Feasibility of a Combination HIV Prevention Program for Men Who Have Sex With Men in Blantyre, Malawi.

Journal Article (Journal Article)

INTRODUCTION: The use of combination HIV prevention interventions (CHPI) now represent the standard of care to minimize HIV acquisition risks among men who have sex with men (MSM). There has been limited evaluation of these approaches in generalized HIV epidemics and/or where MSM are stigmatized. A peer-based CHPI program to target individual, social, and structural risks for HIV was developed for MSM in Blantyre, Malawi. METHODS: To test the feasibility of CHPI, adult MSM were followed prospectively from January 2012 to May 2013. Participants (N = 103) completed sociobehavioral surveys and HIV testing at each of the 3 follow-up study visits. RESULTS: Approximately 90% of participants attended each study visit and 93.2% (n = 96) completed the final visit. Participants met with peer educators a median of 3 times (range: 1-10) in the follow-up visits 2 and 3. Condom use at last sex improved from baseline through follow-up visit 3 with main (baseline: 62.5%, follow-up 3: 77.0%; P = 0.02) and casual male partners (baseline: 70.7%, follow-up 3: 86.3%; P = 0.01). Disclosure of sexual behaviors/orientation to family increased from 25% in follow-up 1 to 55% in follow-up 3 (P < 0.01). DISCUSSION: Participants maintained a high level of retention in the study highlighting the feasibility of leveraging community-based organizations to recruit and retain MSM in HIV prevention and treatment interventions in stigmatizing settings. Group-level changes in sexual behavior and disclosure in safe settings for MSM were noted. CHPI may represent a useful model to providing access to other HIV prevention for MSM and aiding retention in care and treatment services for MSM living with HIV in challenging environments.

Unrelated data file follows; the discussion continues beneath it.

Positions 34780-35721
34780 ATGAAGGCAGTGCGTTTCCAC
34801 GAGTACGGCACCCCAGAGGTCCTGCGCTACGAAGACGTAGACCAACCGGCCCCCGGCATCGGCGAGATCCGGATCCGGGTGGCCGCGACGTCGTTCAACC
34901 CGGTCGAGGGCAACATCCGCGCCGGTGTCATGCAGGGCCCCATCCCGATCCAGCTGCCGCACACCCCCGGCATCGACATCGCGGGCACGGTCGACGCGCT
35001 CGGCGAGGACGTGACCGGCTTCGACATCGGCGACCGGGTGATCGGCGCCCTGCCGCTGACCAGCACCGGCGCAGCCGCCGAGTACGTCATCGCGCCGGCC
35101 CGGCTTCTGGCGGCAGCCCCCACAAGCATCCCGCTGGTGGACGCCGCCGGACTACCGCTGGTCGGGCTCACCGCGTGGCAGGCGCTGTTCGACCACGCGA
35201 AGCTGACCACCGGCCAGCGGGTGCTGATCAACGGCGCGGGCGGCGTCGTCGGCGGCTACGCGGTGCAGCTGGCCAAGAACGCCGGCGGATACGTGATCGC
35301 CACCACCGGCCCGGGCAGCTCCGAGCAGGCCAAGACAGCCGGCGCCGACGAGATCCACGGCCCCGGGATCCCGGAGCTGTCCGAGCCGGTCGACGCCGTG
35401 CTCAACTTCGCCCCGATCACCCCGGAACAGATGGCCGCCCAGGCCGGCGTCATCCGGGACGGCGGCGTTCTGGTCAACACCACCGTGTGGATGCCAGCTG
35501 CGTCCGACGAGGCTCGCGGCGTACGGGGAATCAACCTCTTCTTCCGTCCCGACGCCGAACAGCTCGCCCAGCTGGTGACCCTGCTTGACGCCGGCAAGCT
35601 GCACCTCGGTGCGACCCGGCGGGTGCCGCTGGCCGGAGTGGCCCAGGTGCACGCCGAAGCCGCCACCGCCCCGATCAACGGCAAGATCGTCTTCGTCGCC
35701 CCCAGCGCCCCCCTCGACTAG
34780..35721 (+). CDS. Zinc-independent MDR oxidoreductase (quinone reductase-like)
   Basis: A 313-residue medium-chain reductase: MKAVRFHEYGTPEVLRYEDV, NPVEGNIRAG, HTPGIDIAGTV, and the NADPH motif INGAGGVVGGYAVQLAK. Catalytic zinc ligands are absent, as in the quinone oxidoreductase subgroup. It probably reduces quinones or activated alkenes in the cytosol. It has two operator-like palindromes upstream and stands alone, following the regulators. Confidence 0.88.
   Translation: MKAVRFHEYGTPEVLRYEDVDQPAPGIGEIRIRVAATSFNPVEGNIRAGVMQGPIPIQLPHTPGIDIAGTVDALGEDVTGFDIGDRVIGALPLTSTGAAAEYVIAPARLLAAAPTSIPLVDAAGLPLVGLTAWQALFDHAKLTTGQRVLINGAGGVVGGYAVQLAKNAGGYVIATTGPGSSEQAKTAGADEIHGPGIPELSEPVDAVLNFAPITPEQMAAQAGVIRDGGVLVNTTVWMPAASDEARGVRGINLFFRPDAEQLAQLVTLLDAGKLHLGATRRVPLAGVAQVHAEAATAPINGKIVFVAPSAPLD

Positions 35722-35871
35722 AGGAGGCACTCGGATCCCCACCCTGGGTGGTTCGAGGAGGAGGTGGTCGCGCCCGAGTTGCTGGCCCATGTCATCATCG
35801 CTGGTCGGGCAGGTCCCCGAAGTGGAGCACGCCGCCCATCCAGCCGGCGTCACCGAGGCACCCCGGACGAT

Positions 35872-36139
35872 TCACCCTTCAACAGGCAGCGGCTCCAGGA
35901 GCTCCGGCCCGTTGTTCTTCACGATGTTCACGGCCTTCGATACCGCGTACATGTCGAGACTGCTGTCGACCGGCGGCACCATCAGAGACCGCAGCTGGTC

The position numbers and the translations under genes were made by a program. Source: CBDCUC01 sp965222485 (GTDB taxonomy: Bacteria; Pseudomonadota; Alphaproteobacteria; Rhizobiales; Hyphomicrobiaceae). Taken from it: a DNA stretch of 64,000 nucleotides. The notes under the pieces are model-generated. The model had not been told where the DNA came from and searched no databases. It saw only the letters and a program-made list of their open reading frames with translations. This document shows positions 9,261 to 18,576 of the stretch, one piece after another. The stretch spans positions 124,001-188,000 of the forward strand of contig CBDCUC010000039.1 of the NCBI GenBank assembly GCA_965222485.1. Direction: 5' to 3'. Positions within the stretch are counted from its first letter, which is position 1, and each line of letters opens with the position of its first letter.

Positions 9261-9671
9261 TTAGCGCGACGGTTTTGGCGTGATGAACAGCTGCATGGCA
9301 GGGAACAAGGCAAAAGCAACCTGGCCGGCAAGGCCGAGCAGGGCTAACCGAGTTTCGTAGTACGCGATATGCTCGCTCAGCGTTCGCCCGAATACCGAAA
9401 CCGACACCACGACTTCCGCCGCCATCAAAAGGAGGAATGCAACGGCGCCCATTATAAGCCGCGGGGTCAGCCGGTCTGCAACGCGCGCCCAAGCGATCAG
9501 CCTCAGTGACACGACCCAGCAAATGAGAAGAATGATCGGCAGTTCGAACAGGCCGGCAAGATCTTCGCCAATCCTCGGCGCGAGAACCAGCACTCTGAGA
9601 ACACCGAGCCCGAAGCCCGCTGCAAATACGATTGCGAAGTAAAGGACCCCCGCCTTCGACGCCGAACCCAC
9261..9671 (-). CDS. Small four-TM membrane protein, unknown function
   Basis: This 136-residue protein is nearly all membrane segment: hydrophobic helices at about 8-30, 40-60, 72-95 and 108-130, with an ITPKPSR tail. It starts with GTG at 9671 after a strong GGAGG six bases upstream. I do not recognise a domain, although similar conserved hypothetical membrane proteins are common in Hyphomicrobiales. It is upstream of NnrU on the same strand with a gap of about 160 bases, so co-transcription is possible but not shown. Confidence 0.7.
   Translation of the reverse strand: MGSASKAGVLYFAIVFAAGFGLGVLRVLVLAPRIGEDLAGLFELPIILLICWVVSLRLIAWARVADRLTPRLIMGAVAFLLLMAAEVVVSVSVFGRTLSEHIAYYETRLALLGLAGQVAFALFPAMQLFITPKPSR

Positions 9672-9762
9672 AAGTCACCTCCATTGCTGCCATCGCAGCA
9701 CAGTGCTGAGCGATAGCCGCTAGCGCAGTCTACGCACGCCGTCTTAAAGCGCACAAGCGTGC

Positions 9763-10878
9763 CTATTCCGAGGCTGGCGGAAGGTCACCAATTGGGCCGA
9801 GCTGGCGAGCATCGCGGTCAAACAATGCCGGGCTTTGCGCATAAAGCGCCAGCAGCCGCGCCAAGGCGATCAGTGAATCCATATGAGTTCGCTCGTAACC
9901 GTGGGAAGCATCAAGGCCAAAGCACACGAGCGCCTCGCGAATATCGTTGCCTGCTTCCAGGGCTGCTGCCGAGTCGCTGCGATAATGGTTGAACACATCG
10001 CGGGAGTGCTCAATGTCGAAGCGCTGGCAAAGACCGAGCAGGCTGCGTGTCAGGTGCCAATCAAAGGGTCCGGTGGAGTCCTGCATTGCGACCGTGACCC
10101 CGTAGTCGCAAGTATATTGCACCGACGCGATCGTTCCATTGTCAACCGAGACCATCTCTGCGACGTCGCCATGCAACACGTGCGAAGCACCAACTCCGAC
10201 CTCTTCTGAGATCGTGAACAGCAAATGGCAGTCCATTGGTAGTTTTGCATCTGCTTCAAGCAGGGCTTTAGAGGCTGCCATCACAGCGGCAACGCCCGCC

Full Text

Duke Authors

Cited Authors

  • Wirtz, AL; Trapence, G; Jumbe, V; Umar, E; Ketende, S; Kamba, D; Berry, M; Strömdahl, S; Beyrer, C; Muula, AS; Baral, S

Published Date

  • October 1, 2015

Published In

Volume / Issue

  • 70 / 2

Start / End Page

  • 155 - 162

PubMed ID

  • 26010028

Pubmed Central ID

  • PMC4877023

Electronic International Standard Serial Number (EISSN)

  • 1944-7884

Digital Object Identifier (DOI)

  • 10.1097/QAI.0000000000000693


  • eng

Conference Location

  • United States